This explains very well what a P2P loan is, it is a loan from one private person to another. So P2P lending is basically nothing new. In the past it was already possible to grant a private person a private loan.

However, with the founding of Zopa, the first P2P marketplace created in the UK in 2005, this process was taken to the next level and credit trading was made available to private individuals.

On P2P marketplaces, loan seekers can submit loan requests, which are accessible to private (and now also institutional) investors, who can then invest in these loans. The investors receive the interest payments on the loans directly. The marketplaces earn a one-off fee (both on the loan side and on the investor side) and therefore do not participate in the interest payments. Loans that no investor is interested in do not come about and are therefore rejected.

Nowadays, P2P marketplaces offer their investors an assessment of the creditworthiness of borrowers and thus a risk assessment in the event that the loan defaults in whole or in part. For this purpose, credit agencies such as SCHUFA, as well as proof of income and repayment histories, are evaluated.

The advantages of P2P lending

Thanks to P2P lending, it is now possible for private individuals to invest in a large number of loans. Investors can secure attractive interest rates and borrowers now have the opportunity to obtain a loan even if they were previously unable to get one from banks. Both borrowers and investors benefit from very fast and efficiently functioning P2P marketplaces.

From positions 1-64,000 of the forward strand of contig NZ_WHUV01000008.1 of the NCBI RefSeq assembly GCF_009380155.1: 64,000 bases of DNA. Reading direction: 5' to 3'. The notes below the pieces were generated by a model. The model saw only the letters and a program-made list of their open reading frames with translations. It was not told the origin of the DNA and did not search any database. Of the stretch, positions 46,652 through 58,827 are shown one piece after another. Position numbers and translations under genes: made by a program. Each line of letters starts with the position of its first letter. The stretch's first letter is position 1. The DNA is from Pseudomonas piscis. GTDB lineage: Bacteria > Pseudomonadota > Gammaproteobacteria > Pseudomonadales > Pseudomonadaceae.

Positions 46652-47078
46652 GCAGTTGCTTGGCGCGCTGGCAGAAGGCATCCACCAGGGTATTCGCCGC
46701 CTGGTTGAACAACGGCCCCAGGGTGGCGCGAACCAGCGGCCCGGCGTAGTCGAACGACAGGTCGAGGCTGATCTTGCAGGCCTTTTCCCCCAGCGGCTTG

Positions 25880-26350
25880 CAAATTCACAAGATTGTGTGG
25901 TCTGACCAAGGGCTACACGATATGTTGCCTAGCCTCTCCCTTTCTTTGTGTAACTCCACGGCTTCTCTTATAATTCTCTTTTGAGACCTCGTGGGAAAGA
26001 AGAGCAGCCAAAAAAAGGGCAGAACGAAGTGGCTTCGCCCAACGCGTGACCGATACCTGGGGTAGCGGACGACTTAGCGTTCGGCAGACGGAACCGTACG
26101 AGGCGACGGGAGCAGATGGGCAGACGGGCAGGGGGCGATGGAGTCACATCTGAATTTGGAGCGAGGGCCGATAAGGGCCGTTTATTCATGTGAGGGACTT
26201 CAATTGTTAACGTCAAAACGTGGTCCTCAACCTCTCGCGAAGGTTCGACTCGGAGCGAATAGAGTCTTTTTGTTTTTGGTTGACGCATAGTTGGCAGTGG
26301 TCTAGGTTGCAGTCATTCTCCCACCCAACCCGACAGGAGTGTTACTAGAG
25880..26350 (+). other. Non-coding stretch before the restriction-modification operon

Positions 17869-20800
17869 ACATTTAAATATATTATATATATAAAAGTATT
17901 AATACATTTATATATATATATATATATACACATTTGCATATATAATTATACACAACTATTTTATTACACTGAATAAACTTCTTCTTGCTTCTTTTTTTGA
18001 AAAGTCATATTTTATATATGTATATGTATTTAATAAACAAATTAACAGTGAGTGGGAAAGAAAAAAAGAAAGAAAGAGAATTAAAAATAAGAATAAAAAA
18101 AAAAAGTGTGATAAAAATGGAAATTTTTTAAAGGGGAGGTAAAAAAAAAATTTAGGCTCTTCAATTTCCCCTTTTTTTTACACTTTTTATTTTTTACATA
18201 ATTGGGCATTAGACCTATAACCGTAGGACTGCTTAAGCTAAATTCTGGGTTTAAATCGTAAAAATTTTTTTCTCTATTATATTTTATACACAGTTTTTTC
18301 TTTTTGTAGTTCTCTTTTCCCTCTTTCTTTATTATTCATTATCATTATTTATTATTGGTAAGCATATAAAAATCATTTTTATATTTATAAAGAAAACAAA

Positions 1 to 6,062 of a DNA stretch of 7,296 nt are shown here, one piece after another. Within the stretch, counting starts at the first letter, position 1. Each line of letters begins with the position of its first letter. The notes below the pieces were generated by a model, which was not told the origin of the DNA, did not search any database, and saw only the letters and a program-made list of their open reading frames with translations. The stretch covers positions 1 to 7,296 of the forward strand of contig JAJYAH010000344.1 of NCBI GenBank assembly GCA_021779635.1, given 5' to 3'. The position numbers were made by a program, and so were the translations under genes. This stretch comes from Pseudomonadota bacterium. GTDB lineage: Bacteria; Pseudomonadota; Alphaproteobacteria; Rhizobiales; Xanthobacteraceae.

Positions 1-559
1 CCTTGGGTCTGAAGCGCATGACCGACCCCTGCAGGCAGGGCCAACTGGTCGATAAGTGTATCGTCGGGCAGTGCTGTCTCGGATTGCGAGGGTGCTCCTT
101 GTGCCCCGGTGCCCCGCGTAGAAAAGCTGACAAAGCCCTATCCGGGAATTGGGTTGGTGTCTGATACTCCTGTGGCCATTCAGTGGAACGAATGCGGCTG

The role of P2P marketplaces

Unlike banks, it is not the job of the P2P platform to grant or reject loans. They serve exclusively as a marketplace to match borrowers' demand for money with investors' money supply. Their main task is to assess the creditworthiness, i.e. the long-term solvency of the borrower. For this purpose, most platforms classify the loans into risk classes, for example from A to E. The interest rate that the borrower pays depends on the credit rating class in which they are located.


Attention: P2P loans are risky

Unlike banks, P2P loan providers do not have deposit protection. It must be expected that loans cannot be repaid by borrowers and the money invested is therefore lost. Even the buyback guarantees of some providers cannot provide complete protection, as the guarantor can also go bankrupt.High return = high risk.If you decide to invest in P2P loans, we recommend that you only invest a small portion (max. 5%) of your assets in such a risky asset class.

If you have good credit, you pay less interest than if you have worse credit. Investors want to be compensated for taking on a higher (default) risk by investing in lower credit ratings. Based on its own statistical experience, the P2P platform can make the probability of default per credit rating class, i.e. the probability that a borrower will no longer be able to repay or only partially repay his loan, available to investors.

Another task that the P2P platform has to do is to manage the dunning and debt collection processes. If borrowers default on payments, the P2P providers endeavor to warn the defaulting borrowers and, if necessary, pass the loans on to a debt collection agency. The fact that defaults sometimes occur is completely normal and predictable when you have a large number of loans. Banks are also faced with the same problem.

3 main risks when investing in P2P loans

Anyone who invests in P2P loans must know the risks in order to be able to reduce them.

The risk of failure